You are on the front porch,
facing the pond.
I am in the unheated attic,
beaneath the snow-covered roof.
When I was a boy,
I read about the lost colony,
vanished without a trace
save one clue carved in an old oak.
You tell me you like it
when I write to you in French,
language of priests and fur traders,
voyageurs who plied the frigid lakes
and paddled ashore on cobbled beaches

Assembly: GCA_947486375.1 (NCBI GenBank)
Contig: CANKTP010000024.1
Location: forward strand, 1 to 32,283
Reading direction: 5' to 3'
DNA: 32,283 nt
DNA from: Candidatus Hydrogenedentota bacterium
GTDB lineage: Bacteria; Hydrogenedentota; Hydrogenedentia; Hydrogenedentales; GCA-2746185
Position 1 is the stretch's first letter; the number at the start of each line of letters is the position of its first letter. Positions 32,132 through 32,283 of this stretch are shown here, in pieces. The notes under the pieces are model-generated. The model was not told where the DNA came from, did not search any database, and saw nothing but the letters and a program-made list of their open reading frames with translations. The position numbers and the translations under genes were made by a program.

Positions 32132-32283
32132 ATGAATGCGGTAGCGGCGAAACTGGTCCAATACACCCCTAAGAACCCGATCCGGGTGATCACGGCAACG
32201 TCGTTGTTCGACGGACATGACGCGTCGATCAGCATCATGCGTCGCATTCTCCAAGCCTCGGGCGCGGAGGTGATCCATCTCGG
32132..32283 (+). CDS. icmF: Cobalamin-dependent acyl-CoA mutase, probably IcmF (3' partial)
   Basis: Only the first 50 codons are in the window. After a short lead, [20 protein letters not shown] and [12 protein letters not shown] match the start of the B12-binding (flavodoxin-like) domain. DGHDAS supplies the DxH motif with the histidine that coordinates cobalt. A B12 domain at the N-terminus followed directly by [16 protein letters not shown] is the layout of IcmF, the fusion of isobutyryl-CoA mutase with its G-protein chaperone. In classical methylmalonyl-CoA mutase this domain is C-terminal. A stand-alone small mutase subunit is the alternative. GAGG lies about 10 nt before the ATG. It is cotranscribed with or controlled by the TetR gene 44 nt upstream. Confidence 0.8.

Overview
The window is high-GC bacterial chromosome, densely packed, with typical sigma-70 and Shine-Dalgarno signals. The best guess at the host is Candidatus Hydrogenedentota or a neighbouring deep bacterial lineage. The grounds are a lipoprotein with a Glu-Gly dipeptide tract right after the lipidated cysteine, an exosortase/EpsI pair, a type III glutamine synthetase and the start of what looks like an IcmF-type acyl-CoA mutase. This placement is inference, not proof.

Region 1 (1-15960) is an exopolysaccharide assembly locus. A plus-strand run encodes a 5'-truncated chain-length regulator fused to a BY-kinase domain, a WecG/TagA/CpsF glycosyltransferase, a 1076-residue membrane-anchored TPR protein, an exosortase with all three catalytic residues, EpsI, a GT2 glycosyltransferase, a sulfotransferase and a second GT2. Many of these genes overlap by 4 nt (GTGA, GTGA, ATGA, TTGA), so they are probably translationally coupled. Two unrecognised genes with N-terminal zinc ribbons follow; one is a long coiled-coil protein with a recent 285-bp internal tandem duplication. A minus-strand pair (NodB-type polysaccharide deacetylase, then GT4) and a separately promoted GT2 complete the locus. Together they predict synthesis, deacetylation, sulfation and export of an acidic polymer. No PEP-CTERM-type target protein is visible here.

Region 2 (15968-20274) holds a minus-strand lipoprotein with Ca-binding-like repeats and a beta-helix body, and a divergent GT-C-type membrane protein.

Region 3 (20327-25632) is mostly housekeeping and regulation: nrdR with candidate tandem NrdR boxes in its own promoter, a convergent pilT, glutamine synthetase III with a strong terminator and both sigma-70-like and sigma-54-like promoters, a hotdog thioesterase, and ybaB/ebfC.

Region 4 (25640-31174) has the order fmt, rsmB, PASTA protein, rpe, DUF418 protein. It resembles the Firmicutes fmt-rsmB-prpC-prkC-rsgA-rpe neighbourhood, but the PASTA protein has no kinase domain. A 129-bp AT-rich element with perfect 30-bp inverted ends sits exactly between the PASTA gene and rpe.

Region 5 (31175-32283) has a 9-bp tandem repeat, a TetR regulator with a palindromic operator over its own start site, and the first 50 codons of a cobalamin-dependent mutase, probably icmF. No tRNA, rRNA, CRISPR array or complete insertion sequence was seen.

between pine-topped sandstone cliffs.
An eagle soars above a cliff
on sun-warmed air pushed up by winds
that gather on the plains
and cross the wave-rilled fetch.
I grew up in the South, your people,
who use the noun fetch, a span over water
crossed by winds that generate waves,
as a transitive verb, to fetch a pail of water.
There is a third sense, fetching, an adjective,
meaning charming, captivating, the effect
you have on me, ma jolie.